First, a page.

The U.S. Environmental Protection Agency (EPA) will no longer approve cancer warnings for Monsanto Roundup and other glyphosate-based herbicides sold in California.
Glyphosate is the most popular weed killer in the world.
But in March 2015, the World Health Organization’s International Agency Research on Cancer (IARC) declared glyphosate a probable human carcinogen, after an independent review linked occupational exposure to an increased risk of cancer, especially non-Hodgkin’s lymphoma.
The California Office of Environmental Health Hazard Assessment categorized glyphosate a cancer-causing agent in July 2017. The regulator also added the herbicide to its Proposition 65 list, which requires business to warn California consumers if a product is known to cause cancer.
The EPA, however, considers glyphosate safe. Last Thursday, the agency directed companies to no longer include cancer warnings on the labels for any glyphosate containing-products.
“It is irresponsible to require labels on products that are inaccurate when EPA knows the product does not post a cancer risk,” the EPA Administrator Andrew Wheeler said in a statement.
Others would disagree with Wheeler’s contention, including the U.S. Centers for Disease Control’s Agency for Toxic Substances and Disease Registry , which earlier this year said it couldn’t rule out a glyphosate-cancer link and called for more research.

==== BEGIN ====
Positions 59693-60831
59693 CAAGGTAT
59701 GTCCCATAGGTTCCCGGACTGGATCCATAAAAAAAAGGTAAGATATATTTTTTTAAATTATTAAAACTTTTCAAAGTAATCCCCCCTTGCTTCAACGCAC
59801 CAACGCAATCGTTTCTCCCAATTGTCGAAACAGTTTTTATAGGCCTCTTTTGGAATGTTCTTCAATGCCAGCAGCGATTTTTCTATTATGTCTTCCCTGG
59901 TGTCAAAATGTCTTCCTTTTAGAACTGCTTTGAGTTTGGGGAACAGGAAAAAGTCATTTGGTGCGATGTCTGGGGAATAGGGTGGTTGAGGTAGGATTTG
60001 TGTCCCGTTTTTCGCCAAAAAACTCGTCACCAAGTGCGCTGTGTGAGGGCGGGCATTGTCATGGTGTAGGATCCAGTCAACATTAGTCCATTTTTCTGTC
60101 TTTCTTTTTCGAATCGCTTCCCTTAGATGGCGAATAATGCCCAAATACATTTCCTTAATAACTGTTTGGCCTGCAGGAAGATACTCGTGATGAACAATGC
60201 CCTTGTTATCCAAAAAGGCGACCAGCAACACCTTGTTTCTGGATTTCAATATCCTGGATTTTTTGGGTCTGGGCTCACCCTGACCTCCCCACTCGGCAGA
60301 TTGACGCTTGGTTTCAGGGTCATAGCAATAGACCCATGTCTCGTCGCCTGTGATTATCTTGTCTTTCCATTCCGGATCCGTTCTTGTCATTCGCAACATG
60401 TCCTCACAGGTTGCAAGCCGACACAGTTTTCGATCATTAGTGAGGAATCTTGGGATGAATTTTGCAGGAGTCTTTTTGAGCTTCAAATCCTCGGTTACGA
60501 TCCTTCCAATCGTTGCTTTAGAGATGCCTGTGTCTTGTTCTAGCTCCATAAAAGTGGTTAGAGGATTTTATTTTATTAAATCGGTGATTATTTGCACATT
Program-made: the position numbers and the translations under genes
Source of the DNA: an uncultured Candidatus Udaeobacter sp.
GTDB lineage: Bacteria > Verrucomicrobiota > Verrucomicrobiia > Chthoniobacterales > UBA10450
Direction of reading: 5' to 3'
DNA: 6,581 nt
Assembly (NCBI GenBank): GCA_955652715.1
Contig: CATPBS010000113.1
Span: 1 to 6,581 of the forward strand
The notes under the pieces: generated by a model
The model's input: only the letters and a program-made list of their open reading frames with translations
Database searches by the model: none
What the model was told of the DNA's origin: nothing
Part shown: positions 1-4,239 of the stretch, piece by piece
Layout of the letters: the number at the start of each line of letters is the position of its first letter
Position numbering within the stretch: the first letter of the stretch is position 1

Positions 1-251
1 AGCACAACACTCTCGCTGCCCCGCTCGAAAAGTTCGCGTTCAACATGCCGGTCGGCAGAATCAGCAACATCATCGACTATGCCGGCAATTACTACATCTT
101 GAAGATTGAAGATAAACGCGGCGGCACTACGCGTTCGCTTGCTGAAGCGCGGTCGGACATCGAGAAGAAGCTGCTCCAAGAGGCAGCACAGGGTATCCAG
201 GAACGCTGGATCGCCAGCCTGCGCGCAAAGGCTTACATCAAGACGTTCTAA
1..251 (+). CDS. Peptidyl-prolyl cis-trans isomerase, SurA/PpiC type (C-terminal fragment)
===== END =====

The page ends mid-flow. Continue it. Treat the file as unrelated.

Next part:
In March, a study published in “Mutation Research” suggested that glyphosate exposure increased the risk of non-Hodgkin’s lymphoma by as much as 41%.
Bayer AG, which acquired Monsanto last year, is currently defending more than 18,000 Roundup lawsuits in courts throughout the United States, all of which blame glyphosate exposure for causing cancer.
Plaintiffs claim, among other things, that Monsanto worked aggressively to discredit the IARC reviewing by funding and ghostwriting positive glyphosate studies and leveraging a cozy relationship with the EPA to unduly influence the regulator’s review of the herbicide.
Monsanto Roundup lawsuits began going to trial last August. So far, three out of three juries have found that glyphosate was a substantial factor in plaintiffs’ cancer, with awards ranging from $80 million to $2 billion. However, the verdicts were later reduced because trial judges found punitive damages to be excessive.